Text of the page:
'I had made the decision to die' - Caitriona (31) thanks best friend who saved her from suicide
A young woman who was once suicidal said she "would not be alive" if it wasn't for her best friend, who made the difficult decision to seek professional help against her wishes.
Caitriona McMahon (31) said she was furious when her close friend Kayla Cooley (25) broke her confidence and called her counsellor after Caitriona told her she was having suicidal thoughts.
Caitriona, from Askeaton in Limerick, had been struggling to cope on her own with depression and anxiety and said that while she was furious that Kayla sought the help of her GP, she will be forever grateful for her intervention.
"I had been feeling quite low for a while, but I hadn't told anyone about it," said Caitriona, speaking to Independent.ie.
"It got really bad a few years ago, I was really stressed at work and I just felt like it was all on top of me. I knew I was getting worse and I was trying to cope with my anxiety as well. I was diagnosed with depression and although I had told Kayla, I felt like I was trying to cope with it as best I could on my own.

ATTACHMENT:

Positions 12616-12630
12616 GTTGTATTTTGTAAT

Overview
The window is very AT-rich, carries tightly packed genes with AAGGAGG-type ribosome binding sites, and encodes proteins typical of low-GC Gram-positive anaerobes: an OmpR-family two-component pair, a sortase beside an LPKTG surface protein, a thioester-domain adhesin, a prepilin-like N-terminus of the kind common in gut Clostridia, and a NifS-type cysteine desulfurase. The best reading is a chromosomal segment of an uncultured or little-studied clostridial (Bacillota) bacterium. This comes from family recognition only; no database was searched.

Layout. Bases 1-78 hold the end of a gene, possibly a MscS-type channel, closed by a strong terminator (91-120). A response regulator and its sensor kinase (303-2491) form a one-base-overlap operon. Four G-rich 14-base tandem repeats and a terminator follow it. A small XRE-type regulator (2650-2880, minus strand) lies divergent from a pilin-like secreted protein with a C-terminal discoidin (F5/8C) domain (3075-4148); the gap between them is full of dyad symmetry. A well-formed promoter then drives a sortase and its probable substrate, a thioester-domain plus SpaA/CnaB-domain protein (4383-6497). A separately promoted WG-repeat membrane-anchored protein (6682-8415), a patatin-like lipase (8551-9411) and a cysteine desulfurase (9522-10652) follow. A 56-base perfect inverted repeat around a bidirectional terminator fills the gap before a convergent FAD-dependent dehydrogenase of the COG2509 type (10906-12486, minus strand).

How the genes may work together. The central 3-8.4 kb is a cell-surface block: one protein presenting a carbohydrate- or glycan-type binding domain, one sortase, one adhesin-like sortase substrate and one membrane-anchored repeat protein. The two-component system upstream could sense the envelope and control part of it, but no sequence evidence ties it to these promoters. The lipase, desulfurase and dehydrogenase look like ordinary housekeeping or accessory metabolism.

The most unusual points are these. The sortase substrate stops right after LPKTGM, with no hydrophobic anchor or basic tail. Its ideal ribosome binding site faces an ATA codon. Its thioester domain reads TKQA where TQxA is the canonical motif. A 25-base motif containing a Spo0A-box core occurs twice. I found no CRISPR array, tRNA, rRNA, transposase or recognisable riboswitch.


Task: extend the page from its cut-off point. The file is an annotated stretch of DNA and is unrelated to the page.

"It got to a point where I had made the decision to die but I needed to make a plan," she said.
Caitriona's friend, Kayla, had noticed an upsetting change in her friend in the months before she told her how she was feeling. The UCC student said she was worried that Caitriona would not speak to her again after she forced her to seek the help of her counsellor and GP but admitted her priority was to keep her friend alive.